- Leibniz invented the first digital mechanical calculator capable of addition, subtraction, multiplication, and division. Called the "Stepped Reckoner", it was an improvement over Schickard's earlier model.
- He might have been the first to document the base 2 (binary) system.
- He developed formal logic, not as an abstract idea, but rather in connection with his work on calculators.
- Bertrand Russell was so impressed by Leibniz that Russell's first book was about Leibniz's philosophy (The Philosophy of Leibniz). Russell (with Whitehead) of course went on to write Principia Mathematica, which influenced Gödel and Turing who actually began the age of programmable computing.
- In Leibniz's metaphysics, relational properties reduce to monistic properties. A relational property is expressed in the proposition "The earth and the sun are 93 million miles from one another." A monistic property is expressed in the proposition "Socrates is mortal." Monistic properties follow from the essence of the thing itself. So it's in the nature of Socrates to be mortal. It's not in the nature of the earth or the sun to be such and such distance from one another—or so it seems. According to Leibniz, an infinite intellect, like that possessed by God, could derive all relational properties just by having insight into the nature of the substances themselves. If one knew everything contained in the concept "Caesar", one could analytically derive that he would cross the Rubicon in 49 B.C. Human beings, possessed of finite, not infinite, intellect, must go out and discover things empirically, using the methods of natural science. But brute empirical facts, like the distance between the sun and the earth, or the date Caesar crossed the Rubicon, are only apparently part of the furniture of the universe. In fact, there are only monads and their intrinsic properties, and they are related to one another, not by brute relations of space and time, but rather by their concepts. To put it in philosophical parlance, natural science gives us an ideal picture of the world, but pure thought expresses what is absolutely real. (Compare with Newton and Kant who basically thought the opposite.)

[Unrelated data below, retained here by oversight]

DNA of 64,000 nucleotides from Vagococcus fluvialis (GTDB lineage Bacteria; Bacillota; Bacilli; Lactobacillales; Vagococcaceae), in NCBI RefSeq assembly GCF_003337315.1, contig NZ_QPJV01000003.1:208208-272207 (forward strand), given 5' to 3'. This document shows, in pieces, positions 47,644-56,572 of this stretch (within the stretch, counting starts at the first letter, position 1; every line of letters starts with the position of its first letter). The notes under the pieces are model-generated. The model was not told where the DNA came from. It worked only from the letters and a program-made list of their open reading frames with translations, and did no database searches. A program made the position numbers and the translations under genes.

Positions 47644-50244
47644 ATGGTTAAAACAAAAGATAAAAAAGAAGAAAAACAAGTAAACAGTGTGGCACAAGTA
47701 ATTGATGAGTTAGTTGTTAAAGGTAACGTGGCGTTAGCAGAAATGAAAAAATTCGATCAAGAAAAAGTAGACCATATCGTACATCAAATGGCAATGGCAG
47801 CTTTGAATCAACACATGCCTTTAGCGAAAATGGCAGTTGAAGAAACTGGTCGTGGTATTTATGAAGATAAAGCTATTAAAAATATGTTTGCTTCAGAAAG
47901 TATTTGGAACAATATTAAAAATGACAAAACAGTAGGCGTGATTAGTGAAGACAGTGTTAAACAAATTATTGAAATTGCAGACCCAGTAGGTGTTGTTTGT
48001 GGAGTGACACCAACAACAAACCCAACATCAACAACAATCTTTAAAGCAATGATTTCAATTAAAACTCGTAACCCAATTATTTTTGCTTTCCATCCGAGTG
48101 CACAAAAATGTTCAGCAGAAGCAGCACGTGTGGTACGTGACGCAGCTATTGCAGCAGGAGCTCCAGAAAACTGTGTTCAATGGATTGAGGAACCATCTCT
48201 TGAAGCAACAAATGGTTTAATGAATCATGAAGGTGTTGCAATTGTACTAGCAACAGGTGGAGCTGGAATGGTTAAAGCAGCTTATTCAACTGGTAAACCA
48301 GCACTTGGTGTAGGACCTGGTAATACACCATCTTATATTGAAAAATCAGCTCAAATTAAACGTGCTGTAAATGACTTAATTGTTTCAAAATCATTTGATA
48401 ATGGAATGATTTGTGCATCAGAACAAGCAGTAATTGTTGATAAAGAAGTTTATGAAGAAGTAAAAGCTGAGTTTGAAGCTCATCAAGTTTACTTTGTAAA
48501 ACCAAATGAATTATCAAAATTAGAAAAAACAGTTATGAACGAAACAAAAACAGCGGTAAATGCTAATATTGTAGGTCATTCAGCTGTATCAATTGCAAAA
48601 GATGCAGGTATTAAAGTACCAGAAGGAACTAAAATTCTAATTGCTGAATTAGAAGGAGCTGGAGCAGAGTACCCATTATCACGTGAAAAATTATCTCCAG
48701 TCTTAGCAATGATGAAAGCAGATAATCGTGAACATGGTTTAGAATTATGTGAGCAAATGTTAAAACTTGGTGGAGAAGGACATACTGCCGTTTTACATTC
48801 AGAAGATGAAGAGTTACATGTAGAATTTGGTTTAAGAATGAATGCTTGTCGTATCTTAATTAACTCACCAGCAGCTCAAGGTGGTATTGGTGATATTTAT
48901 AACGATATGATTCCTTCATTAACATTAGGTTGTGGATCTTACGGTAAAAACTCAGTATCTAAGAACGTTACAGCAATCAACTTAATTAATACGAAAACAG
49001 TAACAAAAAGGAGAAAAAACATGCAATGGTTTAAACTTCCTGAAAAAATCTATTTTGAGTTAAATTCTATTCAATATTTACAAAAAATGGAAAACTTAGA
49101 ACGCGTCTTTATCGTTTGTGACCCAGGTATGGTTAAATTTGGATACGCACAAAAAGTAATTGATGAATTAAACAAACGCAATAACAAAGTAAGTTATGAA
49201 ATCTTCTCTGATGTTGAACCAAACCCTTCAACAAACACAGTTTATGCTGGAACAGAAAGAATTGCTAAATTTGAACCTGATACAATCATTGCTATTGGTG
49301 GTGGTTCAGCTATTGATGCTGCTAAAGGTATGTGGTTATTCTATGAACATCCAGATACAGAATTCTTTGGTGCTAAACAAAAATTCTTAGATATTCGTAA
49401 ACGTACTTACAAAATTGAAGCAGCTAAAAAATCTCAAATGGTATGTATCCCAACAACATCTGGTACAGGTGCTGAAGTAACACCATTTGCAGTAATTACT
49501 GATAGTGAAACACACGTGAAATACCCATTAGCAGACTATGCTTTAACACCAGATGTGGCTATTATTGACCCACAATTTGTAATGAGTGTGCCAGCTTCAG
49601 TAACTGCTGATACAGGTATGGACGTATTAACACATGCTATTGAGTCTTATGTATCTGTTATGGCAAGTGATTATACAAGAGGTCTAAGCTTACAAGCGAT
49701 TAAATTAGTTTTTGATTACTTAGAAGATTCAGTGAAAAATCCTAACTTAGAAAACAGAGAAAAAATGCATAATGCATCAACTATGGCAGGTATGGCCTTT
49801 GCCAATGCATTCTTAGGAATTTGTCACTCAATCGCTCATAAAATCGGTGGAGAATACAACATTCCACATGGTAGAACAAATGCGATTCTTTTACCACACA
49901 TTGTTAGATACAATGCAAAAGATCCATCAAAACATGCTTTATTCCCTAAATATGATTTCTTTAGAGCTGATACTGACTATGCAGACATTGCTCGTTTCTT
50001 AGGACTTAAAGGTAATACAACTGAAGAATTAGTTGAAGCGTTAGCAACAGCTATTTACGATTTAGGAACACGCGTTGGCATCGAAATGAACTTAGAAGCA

What does this have to do with information and computation? One way of describing Leibniz's metaphysics is to say that the world is souls all the way down. Every existing thing is a windowless monad which has no real relationship to anything outside of itself. It might have an ideal or made-up relationship to other monads when viewed from the human perspective, but that's a mere artifact of our finite intellect that would go away as soon as one adopted a divine, infinite perspective.
But imagine one were to adopt that infinite perspective. Imagine one had a complete account of the world as it really is, and that all of that information were contained in a book. Because our intellects are finite, we can't know what information is contained in that book, but we can know the general form it would take (assuming Leibniz is correct). It would contain a list of substances, things like "Caesar", "Socrates", "Sun", etc., and for each substance there would be given a derivation, using symbols of formal logic which Leibniz devised, of everything contained in the substance's concept.
So basically what Russell and Whitehead were trying to do with mathematics—ground the whole thing in logic—Leibniz was trying to do with the whole of reality, right down to its very core. Another way to put it: every substance does in space and time what is programmed into the concept which defines what it is. The reason I see you walking toward me is not because either of us is really moving through space and time. It's because the substance that I am is programmed to see you moving toward me just at the same time the substance you are is programmed to walk toward me. In fact, there is nothing more to me being me and you being you to be programmed exactly like this. To see it any other way is merely an illusion. This is what Leibniz means by "preestablished harmony".
Saturday, March 20, 2010
Leibniz and information theory
Posted by der Augenblick at 7:21 AM